Saskatchewan NAC

Saskatchewan Artist

James Henderson
Winter Landscape - by James Henderson

James Henderson

James Henderson was born in 1871 in Glasgow, Scotland. He enjoyed sketching and drawing from an early age, and began an apprenticeship in lithography when he was 16 years old (1887-1894) while taking evening classes at the Glasgow School of Art. He worked in London as a commercial artist, lithographer, and engraver (1894-1909) and in 1910, immigrated to Canada. Henderson worked briefly as a lithographic artist in Winnipeg before moving to Regina, Saskatchewan and then to nearby Fort Qu'Appelle in 1916.

The picturesque Fort Qu'Appelle valley, as well as Henderson's trips through western Canada and Ontario, provided him with much inspiration for his oil and watercolour landscapes. Henderson is also known for his portraits of Cree, Sioux, Saulteaux, and Assiniboine people in Saskatchewan and Alberta. These portraits gained national and international recognition — a first for a Saskatchewan artist — and Henderson was also the first Saskatchewan artist who made his living from his art practice alone.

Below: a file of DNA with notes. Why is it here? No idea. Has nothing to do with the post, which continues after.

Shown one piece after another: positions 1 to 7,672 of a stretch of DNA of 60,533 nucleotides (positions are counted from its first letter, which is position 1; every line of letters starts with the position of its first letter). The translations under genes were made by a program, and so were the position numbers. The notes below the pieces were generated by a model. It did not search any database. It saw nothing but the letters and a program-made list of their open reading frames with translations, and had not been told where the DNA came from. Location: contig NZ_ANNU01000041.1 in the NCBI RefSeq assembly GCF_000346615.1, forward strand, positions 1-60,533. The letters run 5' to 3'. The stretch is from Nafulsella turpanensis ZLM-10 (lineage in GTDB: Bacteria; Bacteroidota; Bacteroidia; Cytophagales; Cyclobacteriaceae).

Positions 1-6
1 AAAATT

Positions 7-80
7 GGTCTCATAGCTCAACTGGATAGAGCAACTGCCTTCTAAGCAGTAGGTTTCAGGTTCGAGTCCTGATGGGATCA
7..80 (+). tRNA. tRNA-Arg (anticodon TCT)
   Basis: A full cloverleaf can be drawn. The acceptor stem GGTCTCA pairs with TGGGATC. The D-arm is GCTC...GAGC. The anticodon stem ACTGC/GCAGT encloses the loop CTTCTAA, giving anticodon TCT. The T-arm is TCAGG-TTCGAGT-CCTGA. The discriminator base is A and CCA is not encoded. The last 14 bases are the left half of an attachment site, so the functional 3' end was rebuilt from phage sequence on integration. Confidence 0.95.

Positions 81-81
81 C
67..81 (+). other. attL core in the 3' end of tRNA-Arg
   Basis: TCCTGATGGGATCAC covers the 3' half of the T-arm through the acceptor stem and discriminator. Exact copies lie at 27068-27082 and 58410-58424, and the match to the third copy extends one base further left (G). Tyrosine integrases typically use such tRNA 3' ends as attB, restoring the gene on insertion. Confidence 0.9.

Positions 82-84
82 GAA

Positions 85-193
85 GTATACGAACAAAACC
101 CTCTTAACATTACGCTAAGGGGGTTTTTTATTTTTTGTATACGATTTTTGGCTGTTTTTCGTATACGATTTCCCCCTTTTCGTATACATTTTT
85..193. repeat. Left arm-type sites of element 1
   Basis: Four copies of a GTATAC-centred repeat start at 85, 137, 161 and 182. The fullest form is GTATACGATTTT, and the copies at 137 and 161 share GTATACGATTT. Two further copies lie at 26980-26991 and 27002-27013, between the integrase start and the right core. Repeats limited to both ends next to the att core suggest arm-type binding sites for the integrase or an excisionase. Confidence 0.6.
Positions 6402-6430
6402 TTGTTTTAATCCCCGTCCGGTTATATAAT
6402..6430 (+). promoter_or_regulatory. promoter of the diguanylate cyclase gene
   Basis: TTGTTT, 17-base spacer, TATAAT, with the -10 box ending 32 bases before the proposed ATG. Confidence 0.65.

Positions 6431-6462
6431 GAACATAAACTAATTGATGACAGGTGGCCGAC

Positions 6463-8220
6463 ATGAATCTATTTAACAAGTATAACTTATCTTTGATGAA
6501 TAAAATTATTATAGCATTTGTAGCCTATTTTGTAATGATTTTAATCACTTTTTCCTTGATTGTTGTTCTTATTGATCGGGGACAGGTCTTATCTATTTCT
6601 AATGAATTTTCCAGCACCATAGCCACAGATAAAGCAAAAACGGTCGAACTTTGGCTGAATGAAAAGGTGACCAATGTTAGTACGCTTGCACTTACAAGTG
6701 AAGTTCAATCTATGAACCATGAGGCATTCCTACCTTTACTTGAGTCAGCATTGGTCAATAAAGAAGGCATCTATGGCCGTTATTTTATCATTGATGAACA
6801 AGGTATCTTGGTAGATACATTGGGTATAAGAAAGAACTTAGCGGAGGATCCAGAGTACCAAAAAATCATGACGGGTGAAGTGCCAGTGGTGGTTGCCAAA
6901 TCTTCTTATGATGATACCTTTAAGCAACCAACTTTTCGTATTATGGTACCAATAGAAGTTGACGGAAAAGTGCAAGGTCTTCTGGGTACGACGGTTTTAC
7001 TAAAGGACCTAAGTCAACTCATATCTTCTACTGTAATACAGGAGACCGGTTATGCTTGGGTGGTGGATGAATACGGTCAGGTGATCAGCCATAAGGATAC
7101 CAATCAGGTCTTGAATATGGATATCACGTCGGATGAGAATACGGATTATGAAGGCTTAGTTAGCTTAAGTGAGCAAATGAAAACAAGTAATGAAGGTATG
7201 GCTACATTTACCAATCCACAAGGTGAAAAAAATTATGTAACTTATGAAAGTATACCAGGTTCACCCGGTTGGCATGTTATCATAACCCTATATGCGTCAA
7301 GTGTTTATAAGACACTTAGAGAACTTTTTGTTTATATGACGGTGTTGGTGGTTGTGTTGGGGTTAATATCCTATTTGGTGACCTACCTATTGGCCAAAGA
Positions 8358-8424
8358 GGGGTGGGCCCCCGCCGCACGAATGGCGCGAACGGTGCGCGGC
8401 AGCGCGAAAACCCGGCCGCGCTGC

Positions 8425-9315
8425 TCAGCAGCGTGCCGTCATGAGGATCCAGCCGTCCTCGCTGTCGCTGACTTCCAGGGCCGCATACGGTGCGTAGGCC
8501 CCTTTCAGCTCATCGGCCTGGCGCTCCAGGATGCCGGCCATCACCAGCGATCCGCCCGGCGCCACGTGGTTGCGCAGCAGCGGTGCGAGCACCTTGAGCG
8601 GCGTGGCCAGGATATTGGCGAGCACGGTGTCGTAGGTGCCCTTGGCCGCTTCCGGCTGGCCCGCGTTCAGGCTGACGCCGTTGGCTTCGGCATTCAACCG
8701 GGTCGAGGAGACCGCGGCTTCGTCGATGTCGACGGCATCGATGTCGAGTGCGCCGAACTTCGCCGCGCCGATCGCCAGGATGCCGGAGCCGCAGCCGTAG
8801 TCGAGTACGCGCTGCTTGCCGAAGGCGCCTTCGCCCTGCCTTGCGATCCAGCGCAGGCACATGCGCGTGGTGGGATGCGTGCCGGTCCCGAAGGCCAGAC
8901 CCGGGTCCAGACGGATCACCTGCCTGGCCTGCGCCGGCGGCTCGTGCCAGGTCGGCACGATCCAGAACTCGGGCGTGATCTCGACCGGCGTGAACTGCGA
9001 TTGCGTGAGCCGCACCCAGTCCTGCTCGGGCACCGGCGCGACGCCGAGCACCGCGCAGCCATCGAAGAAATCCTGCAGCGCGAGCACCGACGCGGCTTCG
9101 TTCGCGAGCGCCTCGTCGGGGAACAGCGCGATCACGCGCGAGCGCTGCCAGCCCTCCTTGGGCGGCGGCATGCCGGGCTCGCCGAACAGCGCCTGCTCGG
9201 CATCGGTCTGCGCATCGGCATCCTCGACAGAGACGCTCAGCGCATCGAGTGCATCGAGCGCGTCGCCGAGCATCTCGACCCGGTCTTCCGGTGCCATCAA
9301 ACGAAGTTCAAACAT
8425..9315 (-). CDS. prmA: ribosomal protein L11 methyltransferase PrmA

Henderson's work was exhibited mainly in Saskatoon and Regina, but also in Ontario at the National Gallery (1927, 1928, 1930, 1936), the Montreal Museum of Fine Arts (1931, 1932, 1936), and in Ontario, Alberta, Winnipeg, and London, England. He exhibited portraits at the British Empire Exhibitions at Wembley in 1924 and 1925, and with the Royal Canadian Academy in 1936.

Henderson's work is represented in the collections of the National Gallery of Canada (Ottawa), MacKenzie Art Gallery (Regina), Mendel Art Gallery (Saskatoon), Edmonton Art Gallery, Calgary Public Library, University of Saskatchewan, and Glenbow Museum (Calgary), among others.

Among the honours Henderson received was being named Honorary Chief at Fort Qu’Appelle’s Standing Buffalo Reserve with the name Wiciteowapi Wicasa or “the man who paints the old men,” and receiving an honorary degree from the University of Saskatchewan in 1951.

James Henderson died in Regina in 1951.

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James Henderson

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